Early Help: Special Report


Amid rising knife crime, youth homelessness and care referrals, the case for spending on early help has never been so important, yet investment in prevention services has been falling, fuelling late interventions.

The past decade has seen increased recognition of the importance of intervening earlier in the lives of disadvantaged children and young people to improve the chances of averting poor outcomes - whether that be in health, education or social development.

Initially thought of as activity that took place with the under-fives, the concept of early help has evolved to incorporate working with children and young people of any age and using preventative approaches in social care, youth work and youth justice settings.

The increased focus by policymakers - kick-started by Graham Allen's Early Intervention, the next steps report in 2011 - led to the creation in 2013 of the Early Intervention Foundation (EIF), a what works centre that aims to identify evidence-based approaches to early help and support councils and other public bodies to share and implement best practice.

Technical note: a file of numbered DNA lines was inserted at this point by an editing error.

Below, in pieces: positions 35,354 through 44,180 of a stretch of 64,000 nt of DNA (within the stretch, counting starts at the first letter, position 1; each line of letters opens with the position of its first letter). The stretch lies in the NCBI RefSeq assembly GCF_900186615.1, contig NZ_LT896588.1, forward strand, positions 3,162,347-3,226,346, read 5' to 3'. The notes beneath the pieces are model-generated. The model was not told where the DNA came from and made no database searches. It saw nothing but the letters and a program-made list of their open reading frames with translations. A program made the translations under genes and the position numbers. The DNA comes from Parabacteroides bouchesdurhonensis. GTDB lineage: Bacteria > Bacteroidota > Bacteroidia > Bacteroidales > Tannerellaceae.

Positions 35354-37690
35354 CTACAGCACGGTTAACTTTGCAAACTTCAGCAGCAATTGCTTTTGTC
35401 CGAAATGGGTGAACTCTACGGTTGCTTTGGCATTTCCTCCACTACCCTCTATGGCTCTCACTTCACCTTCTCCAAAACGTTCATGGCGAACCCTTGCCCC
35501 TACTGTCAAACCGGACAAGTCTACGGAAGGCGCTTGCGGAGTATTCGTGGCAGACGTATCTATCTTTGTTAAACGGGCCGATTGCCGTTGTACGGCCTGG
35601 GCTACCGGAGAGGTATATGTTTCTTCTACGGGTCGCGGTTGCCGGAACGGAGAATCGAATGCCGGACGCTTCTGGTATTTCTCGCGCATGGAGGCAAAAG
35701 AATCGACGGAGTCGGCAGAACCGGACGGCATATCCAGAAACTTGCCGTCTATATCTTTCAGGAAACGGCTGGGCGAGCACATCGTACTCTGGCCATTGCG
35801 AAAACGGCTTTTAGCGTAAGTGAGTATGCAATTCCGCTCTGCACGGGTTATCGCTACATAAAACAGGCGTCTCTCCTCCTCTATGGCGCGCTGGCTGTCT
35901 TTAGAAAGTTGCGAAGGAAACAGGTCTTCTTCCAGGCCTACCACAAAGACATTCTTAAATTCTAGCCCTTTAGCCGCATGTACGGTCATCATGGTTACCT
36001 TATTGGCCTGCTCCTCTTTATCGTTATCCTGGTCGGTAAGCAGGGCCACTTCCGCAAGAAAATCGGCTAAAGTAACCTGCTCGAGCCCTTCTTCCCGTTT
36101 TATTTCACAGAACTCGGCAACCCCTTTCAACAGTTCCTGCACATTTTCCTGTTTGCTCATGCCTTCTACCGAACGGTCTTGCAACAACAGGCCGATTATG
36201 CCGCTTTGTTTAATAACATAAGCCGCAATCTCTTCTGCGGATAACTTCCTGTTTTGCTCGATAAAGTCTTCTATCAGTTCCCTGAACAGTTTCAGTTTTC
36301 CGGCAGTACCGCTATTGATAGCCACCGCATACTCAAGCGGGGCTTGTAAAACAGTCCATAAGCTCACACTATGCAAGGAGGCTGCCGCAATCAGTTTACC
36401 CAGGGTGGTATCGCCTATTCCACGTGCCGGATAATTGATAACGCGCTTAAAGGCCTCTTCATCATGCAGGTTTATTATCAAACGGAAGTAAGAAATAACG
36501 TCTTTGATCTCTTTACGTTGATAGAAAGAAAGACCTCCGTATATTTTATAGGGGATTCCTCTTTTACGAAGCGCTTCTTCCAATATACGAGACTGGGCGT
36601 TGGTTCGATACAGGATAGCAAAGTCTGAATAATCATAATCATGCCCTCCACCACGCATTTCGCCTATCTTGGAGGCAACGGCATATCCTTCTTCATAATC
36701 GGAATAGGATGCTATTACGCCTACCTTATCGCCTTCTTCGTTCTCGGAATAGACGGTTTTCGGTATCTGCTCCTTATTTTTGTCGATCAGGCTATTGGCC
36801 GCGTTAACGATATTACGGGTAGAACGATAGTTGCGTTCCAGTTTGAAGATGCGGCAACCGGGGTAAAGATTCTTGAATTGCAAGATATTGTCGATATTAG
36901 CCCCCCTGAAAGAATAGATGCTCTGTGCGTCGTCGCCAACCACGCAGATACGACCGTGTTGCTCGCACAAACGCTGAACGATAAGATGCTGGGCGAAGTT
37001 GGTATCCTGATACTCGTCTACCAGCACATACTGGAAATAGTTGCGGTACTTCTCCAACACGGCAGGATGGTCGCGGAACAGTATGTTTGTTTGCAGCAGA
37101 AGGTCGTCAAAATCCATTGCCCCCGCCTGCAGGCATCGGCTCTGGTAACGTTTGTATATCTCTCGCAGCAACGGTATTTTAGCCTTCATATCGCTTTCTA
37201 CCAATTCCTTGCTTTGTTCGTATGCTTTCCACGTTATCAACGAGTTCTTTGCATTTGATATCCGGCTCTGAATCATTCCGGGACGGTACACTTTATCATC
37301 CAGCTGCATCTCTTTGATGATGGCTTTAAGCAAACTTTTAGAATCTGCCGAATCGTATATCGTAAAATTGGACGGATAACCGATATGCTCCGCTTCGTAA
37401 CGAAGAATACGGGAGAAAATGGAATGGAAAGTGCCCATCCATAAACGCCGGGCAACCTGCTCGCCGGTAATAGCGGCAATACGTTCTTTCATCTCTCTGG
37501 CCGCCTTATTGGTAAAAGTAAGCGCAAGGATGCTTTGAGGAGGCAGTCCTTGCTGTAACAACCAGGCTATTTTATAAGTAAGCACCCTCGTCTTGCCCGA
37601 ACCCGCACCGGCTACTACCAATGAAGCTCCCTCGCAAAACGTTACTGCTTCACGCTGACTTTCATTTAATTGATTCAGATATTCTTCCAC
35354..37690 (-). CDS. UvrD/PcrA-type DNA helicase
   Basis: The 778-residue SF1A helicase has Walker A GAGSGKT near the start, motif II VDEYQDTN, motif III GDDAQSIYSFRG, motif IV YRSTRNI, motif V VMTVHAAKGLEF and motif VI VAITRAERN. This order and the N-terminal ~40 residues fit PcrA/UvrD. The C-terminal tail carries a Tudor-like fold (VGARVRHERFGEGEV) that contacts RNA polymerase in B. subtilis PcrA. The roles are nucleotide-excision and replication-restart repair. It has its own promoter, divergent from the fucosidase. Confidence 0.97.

However, as knowledge of the benefits of early help has increased, the amount of money public bodies have to develop and implement such approaches locally has fallen.

CYP Now's special report on early help examines latest research on early intervention services, the key policies developed to support children and young people at risk of poor outcomes, and examples of local approaches created to improve their life chances.

Click on the links for more:

Research evidence by Priya Patel, policy, research and public affairs assistant at The Children's Society:

Practice examples:

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